Focusing on Diotima, a community of women philosophers deeply involved in feminist politics since the 1960s, this volume provides a multifaceted panorama of its engagement with currents of thought including structuralism, psychoanalysis, linguistics, and Marxism. Starting from the simple insight that the mother is the one who gives us both life and language, these thinkers develop concepts of the mother and sexual difference in contemporary society that differ in crucial ways from both French and U.S. feminisms.
Arguing that Diotima anticipates many of the themes in contemporary philosophical discourses of biopolitics—exemplified by thinkers such as Giorgio Agamben, Antonio Negri, and Roberto Esposito—Another Mother opens an important space for reflections on the past history of feminism and on feminism’s future.
Contributors: Anne Emmanuelle Berger, Paris 8 U–Vincennes Saint-Denis; Ida Dominijanni; Luisa Muraro; Diana Sartori, U of Verona; Chiara Zamboni, U of Verona.
Anselm's Other Argument
A. D. Smith Harvard University Press, 2014 Library of Congress B765.A84S65 2014 | Dewey Decimal 212.1
Some commentators claim that Anselm's writings contain a second independent "modal ontological argument" for God's existence. A. D. Smith contends that although there is a second a priori argument in Anselm, it is not the modal argument. This "other argument" bears a striking resemblance to one that Duns Scotus would later employ.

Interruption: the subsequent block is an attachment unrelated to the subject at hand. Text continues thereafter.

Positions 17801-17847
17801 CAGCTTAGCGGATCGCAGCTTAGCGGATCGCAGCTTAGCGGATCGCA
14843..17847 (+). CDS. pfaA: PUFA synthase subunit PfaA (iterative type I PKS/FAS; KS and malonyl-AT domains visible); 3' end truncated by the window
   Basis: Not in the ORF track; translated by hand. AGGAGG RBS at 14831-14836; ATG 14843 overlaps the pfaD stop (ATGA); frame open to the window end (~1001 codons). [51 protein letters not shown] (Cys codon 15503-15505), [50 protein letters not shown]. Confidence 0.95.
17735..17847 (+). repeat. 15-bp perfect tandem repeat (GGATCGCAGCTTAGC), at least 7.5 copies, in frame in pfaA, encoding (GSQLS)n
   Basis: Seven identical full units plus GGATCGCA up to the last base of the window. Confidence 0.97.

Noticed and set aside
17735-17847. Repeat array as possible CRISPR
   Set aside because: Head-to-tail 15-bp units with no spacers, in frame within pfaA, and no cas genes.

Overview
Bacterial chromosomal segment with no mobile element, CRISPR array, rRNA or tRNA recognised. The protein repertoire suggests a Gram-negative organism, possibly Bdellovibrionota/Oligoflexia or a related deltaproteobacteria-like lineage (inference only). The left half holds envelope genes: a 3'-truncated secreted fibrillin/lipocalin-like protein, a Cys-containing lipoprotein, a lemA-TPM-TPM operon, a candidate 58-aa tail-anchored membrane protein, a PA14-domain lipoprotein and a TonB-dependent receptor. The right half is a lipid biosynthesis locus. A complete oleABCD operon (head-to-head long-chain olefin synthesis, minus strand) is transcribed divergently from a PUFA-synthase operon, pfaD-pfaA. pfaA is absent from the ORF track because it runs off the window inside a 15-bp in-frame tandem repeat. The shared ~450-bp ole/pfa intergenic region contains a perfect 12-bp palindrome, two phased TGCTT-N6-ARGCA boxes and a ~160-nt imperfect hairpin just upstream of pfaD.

We inhabit a time of crisis—totalitarianism, environmental collapse, and the unquestioned rule of neoliberal capitalism. Philosopher Jean Vioulac is invested in and worried by all of this, but his main concern lies with how these phenomena all represent a crisis within—and a threat to—thinking itself.
In his first book to be translated into English, Vioulac radicalizes Heidegger’s understanding of truth as disclosure through the notion of truth as apocalypse. This “apocalypse of truth” works as an unveiling that reveals both the finitude and mystery of truth, allowing a full confrontation with truth-as-absence. Engaging with Heidegger, Marx, and St. Paul, as well as contemporary figures including Giorgio Agamben, Alain Badiou, and Slavoj Žižek, Vioulac’s book presents a subtle, masterful exposition of his analysis before culminating in a powerful vision of “the abyss of the deity.” Here, Vioulac articulates a portrait of Christianity as a religion of mourning, waiting for a god who has already passed by, a form of ever-present eschatology whose end has always already taken place. With a preface by Jean-Luc Marion, Apocalypse of Truth presents a major contemporary French thinker to English-speaking audiences for the first time.